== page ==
Even if psychiatry’s definition of mental disorder is faulty, however, we need further grounds to suspect that a state of mind as debilitating as depression is an adaptation rather than a malfunction. One reason to believe depression is useful comes from research into a molecule in the brain known as the 5HT1A receptor. The 5HT1A receptor binds to serotonin, another brain molecule that is highly implicated in depression and is the target of most current antidepressant medications. Rodents lacking this receptor show fewer depressive symptoms in response to stress, which suggests that the 5HT1A receptor is somehow involved in promoting depression. When scientists compared the composition of the functional part of the rat 5HT1A receptor to that of humans, they found it is 99 percent similar, which suggests it is so vital that natural selection has preserved it through the millions of years since our common ancestor lived. The ability to “turn on” depression would seem to be important, then, rather than an evolutionary accident or the result of a malfunctioning brain.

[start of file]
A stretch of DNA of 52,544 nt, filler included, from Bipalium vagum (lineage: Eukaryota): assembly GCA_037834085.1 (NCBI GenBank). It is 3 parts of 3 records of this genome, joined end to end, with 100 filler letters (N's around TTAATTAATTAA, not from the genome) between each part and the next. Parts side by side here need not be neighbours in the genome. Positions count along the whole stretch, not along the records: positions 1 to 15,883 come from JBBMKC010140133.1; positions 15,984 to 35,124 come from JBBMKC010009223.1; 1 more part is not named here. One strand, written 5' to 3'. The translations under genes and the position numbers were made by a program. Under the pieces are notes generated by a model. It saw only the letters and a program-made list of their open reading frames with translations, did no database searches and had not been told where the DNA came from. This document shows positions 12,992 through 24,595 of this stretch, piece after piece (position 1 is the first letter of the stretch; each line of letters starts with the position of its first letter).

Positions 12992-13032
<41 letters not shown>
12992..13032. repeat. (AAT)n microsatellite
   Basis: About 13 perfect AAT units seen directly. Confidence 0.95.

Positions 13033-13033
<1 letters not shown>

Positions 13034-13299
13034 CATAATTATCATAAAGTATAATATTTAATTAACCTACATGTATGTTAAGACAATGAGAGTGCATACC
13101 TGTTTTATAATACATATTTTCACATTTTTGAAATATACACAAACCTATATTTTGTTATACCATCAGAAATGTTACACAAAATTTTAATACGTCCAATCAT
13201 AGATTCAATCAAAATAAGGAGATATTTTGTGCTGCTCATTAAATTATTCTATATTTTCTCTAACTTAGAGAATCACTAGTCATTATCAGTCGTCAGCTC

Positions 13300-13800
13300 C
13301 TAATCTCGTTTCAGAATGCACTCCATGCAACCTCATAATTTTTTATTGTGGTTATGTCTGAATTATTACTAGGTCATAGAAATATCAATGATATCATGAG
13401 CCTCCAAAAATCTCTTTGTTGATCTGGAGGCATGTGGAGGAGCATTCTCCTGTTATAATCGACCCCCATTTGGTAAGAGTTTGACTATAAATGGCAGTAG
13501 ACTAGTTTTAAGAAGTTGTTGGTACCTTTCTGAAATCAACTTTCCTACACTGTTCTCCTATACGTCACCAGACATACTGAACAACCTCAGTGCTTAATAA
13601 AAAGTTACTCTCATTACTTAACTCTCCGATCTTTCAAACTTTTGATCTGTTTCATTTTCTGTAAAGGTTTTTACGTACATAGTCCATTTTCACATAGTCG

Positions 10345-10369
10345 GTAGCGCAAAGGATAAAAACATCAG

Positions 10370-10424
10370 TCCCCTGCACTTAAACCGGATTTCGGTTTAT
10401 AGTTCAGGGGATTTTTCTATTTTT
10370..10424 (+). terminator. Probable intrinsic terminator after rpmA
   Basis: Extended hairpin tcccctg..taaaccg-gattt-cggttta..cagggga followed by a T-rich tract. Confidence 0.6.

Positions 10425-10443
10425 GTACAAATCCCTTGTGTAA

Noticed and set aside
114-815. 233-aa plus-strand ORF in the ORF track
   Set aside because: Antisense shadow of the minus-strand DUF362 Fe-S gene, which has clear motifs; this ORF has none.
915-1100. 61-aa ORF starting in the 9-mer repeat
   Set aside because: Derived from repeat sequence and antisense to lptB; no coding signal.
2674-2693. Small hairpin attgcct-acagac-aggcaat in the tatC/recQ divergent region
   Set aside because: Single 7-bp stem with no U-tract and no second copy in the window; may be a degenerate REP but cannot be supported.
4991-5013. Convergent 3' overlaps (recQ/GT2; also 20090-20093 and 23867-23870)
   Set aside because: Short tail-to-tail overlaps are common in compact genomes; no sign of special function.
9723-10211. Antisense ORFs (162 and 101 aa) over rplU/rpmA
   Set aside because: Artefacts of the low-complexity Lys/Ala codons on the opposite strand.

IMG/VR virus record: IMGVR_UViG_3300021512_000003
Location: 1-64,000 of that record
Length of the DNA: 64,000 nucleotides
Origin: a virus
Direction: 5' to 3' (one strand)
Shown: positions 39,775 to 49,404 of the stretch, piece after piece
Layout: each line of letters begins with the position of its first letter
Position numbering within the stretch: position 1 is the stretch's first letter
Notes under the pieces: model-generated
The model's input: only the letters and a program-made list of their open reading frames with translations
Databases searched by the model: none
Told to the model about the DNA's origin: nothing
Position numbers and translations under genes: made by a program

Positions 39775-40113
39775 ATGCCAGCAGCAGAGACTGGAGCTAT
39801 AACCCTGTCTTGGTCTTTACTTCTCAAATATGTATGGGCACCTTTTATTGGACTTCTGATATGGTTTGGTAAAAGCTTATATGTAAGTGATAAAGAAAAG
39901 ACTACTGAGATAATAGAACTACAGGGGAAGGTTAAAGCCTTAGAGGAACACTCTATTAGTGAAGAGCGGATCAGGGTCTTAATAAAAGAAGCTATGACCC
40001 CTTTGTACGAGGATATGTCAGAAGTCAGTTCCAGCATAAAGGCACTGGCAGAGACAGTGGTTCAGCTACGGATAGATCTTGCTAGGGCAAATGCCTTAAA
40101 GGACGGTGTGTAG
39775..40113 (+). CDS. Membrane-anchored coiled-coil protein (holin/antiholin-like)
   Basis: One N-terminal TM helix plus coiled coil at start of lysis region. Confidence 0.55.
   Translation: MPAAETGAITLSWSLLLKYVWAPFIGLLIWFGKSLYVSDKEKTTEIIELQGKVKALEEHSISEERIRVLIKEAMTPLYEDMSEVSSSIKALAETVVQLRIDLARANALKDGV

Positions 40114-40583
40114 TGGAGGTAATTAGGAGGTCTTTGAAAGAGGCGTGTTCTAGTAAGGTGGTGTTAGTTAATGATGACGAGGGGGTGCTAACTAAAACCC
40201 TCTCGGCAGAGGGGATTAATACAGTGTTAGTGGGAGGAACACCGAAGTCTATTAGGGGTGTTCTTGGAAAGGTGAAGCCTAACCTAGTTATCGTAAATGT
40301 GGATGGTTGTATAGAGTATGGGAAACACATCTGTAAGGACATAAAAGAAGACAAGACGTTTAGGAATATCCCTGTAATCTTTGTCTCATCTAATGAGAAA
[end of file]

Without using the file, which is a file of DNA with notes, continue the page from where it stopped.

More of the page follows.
So what could be so useful about depression? Depressed people often think intensely about their problems. These thoughts are called ruminations; they are persistent, and depressed people have difficulty thinking about anything else. Numerous studies have shown that this thinking style is often highly analytical. Depressed people dwell on a complex problem, breaking it down into smaller components, which are considered one at a time.
This analytical style of thought can be very productive. Each component is not as difficult by itself, so the problem becomes more tractable. Indeed, when you are faced with a difficult problem, such as a math problem, feeling depressed is often a useful response that may help you analyze and solve it. For instance, in some of our research, we have found evidence that people who get more depressed while they are working on complex problems in an intelligence test tend to score higher on the test.